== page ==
You’ve probably heard of an epiphany. A point in your life where something becomes clear to you in a whole new light and you grasp the essential meaning of it. You wake up one day and you have this great conviction that there is a new perspective on how you’ve always seen things. And seeing this new perspective elevates you one step up the ladder that is your life. I don’t truly believe that birthdays are the doorways to new chapters in our lives. The true doorways are those moments when we begin to see things differently from how we’ve always seen them.
I had such a revelation some time back. I should start with a little back story, though. I am what people would call rigid and inflexible and overall too serious with life. I like making plans for everything, up to the very last detail. If I fail to do that, then my mind will have a party convincing me that the thing I am doing will fail because I didn’t have a plan. I guess I grew up reading too many quotes that said, “If you fail to plan, you plan to fail,” and took them to heart. It’s a notion that has been drilled into our heads since we were children.
So it’s always the same Ferris wheel ride for me. When I want to do something, I spend an insane amount of time just reading about it or planning how I’m going to do it, and in the end, I never get it done. John Green described this mental state perfectly.
“Imagining the future is a kind of nostalgia. You spend your whole life stuck in the labyrinth, thinking about how you’ll escape it one day, and how awesome it will be, and imagining that future keeps you going, but you never do it. You just use the future to escape the present.”
I had thought about writing for a while. To be precise, for years. So what did I do? I started reading books about writing. Then the self-doubt kicked in. Who am I to think that I can actually write anything? Who will even want to read what I write? I mean, there are way better-qualified people out there to do this than me. And I just gave up, as usual. It took someone really close to me to snap me out of it.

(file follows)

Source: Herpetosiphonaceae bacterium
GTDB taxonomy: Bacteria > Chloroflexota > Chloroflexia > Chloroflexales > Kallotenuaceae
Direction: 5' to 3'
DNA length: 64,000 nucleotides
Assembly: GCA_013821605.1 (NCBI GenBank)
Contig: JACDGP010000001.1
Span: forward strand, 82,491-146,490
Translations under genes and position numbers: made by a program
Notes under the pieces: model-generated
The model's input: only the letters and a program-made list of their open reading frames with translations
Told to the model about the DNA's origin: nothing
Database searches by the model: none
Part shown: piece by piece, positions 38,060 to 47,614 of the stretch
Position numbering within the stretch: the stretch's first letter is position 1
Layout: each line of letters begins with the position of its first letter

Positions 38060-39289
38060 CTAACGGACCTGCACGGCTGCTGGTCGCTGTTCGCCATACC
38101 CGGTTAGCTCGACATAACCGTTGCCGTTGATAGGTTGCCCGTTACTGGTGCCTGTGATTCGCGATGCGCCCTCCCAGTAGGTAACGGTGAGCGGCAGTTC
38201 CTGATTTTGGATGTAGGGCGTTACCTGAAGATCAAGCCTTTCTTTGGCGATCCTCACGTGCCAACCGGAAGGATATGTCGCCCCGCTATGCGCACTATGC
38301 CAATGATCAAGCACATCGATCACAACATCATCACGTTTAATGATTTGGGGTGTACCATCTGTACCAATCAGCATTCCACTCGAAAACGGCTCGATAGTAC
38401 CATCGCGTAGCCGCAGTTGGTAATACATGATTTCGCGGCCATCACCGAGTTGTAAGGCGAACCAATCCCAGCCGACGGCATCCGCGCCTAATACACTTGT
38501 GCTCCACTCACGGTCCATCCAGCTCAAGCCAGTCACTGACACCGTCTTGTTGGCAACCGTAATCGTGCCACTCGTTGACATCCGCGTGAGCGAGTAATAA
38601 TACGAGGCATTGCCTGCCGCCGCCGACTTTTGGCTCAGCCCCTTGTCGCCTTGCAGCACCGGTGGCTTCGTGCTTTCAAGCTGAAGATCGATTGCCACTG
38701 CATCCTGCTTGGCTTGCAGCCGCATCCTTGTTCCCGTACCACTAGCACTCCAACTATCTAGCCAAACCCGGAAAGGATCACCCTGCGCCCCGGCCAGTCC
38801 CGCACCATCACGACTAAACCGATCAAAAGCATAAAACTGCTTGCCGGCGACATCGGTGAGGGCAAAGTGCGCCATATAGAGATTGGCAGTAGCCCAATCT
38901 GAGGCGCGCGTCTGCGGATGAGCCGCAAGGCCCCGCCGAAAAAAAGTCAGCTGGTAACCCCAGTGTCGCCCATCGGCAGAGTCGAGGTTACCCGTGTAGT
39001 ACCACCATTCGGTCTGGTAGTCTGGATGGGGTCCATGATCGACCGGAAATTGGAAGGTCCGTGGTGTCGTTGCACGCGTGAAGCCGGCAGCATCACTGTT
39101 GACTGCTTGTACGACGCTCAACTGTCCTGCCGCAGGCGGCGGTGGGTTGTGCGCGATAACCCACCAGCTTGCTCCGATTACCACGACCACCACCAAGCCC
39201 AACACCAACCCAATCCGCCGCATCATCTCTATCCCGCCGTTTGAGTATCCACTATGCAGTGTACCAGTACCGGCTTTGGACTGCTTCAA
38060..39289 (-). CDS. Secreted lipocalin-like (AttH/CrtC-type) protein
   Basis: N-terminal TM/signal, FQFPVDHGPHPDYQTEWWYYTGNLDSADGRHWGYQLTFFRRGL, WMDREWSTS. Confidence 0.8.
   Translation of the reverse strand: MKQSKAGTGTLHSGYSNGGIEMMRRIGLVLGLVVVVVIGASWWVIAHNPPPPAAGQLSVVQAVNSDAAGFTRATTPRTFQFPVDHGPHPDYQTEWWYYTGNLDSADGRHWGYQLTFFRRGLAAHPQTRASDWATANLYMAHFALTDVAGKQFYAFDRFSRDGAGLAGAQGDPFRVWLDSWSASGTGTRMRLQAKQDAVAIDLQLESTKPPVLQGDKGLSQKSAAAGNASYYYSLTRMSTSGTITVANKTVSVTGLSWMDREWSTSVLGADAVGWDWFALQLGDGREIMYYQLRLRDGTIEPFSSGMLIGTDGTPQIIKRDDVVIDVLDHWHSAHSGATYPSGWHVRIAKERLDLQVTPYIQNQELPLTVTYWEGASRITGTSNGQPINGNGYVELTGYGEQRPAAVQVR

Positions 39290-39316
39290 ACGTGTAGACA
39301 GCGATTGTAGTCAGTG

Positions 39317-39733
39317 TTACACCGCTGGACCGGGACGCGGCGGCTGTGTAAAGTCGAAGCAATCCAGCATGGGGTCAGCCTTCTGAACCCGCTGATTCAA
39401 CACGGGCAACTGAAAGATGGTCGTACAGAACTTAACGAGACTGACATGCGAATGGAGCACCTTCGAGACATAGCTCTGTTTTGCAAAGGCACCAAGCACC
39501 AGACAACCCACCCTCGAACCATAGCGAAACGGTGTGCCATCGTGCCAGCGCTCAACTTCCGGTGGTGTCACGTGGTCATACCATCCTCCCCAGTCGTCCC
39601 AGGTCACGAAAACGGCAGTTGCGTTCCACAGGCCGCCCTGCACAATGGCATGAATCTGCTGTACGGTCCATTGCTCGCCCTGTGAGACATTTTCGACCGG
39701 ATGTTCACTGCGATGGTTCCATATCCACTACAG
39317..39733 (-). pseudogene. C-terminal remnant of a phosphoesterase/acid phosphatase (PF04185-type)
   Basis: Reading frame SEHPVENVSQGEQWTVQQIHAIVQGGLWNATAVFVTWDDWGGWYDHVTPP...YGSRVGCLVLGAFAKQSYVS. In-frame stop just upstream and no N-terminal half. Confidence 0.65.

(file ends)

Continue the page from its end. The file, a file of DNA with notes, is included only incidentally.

He told me that I wasting away my potential in the name of being a perfectionist. Not just in doing the things I love, but in the entirety of my life. I was going to spend my whole life getting ready and not actually doing anything. It would be my biggest regret on my deathbed, whether that’s one year from now or seventy years from now. So I snapped out of it. And that was my epiphany. That you don’t have to be the best at something to do it. Doing something consistently is how you become the best at it.
Malcolm Gladwell said that good writing does not succeed or fail on the strength of its ability to persuade. It succeeds on the strength of its ability to engage you, to make you think, to give you a glimpse into someone else’s head — even if in the end you conclude that someone else’s head is not a place you’d really like to be. I think that can apply to every area of our lives. If you want to do something, just do it. You’re not trying to convince people that you are the best at it. You’re just showing them what your thought process looks like. It doesn’t have to be pretty or well thought out, you just need to have fun doing it.